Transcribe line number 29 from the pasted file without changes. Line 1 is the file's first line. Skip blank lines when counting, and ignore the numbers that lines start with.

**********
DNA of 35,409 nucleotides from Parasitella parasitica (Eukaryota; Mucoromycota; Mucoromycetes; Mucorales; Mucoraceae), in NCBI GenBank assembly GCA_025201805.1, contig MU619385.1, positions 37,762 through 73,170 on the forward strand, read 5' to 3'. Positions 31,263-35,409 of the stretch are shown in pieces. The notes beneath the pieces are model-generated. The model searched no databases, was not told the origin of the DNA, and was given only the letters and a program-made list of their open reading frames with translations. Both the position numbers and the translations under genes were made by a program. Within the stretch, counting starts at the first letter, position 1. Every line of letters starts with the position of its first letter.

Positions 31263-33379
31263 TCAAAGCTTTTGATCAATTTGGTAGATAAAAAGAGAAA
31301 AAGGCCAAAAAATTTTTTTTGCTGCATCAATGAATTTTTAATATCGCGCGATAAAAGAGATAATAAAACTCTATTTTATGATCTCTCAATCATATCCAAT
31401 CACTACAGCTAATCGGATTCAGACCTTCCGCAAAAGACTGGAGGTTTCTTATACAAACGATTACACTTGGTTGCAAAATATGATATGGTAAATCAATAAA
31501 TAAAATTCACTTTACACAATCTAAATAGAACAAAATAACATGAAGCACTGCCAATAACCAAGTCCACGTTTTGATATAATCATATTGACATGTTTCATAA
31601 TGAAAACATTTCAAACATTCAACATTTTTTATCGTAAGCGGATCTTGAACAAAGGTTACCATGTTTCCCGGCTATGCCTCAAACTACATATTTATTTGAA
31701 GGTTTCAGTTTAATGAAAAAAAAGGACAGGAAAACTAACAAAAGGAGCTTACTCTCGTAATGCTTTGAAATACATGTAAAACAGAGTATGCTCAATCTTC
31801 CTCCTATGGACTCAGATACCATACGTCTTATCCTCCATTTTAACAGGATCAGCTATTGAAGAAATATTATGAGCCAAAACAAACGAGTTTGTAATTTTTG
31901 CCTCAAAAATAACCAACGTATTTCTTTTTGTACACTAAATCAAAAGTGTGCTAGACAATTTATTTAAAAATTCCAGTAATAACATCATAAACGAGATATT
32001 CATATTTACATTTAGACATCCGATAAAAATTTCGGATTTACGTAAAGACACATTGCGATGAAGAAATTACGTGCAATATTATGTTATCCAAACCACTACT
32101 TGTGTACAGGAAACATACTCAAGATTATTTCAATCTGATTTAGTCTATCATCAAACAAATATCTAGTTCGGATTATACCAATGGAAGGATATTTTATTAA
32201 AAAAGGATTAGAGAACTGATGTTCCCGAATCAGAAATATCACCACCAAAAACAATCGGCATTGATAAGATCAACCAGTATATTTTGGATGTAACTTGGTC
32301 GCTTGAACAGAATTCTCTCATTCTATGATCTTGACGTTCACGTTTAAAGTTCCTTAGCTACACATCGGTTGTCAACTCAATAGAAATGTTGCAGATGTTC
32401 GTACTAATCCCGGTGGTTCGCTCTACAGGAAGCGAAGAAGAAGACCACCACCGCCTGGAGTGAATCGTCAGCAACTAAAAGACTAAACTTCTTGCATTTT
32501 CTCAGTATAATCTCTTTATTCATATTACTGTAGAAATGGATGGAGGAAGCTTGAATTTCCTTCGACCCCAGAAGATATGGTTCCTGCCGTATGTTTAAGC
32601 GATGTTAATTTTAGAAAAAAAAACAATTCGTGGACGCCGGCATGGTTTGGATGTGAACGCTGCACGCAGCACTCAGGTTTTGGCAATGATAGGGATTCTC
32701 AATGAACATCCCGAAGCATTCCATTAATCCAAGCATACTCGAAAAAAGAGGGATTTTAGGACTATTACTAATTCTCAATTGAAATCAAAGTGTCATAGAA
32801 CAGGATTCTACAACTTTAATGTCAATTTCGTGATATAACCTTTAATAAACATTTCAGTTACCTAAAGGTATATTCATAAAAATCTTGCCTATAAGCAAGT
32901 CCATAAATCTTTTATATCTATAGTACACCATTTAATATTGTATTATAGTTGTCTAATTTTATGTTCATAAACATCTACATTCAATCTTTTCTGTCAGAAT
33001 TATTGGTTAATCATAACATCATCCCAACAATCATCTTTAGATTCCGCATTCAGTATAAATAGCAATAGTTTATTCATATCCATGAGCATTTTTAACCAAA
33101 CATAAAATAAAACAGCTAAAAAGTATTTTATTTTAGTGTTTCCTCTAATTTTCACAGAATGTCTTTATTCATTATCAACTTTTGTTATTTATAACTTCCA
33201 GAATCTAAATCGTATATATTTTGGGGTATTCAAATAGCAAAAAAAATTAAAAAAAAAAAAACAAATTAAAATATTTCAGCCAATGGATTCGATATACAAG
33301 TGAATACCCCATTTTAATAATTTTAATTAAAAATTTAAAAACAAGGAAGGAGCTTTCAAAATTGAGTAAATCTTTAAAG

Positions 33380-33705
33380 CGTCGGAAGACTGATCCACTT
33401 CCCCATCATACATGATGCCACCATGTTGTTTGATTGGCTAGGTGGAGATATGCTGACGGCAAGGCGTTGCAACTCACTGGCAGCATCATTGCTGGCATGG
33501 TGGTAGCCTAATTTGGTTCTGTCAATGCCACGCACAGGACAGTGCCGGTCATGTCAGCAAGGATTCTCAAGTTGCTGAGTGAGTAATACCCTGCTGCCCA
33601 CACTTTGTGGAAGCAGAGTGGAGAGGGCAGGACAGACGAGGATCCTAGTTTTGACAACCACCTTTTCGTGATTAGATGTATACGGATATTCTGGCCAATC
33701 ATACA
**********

33601 CACTTTGTGGAAGCAGAGTGGAGAGGGCAGGACAGACGAGGATCCTAGTTTTGACAACCACCTTTTCGTGATTAGATGTATACGGATATTCTGGCCAATC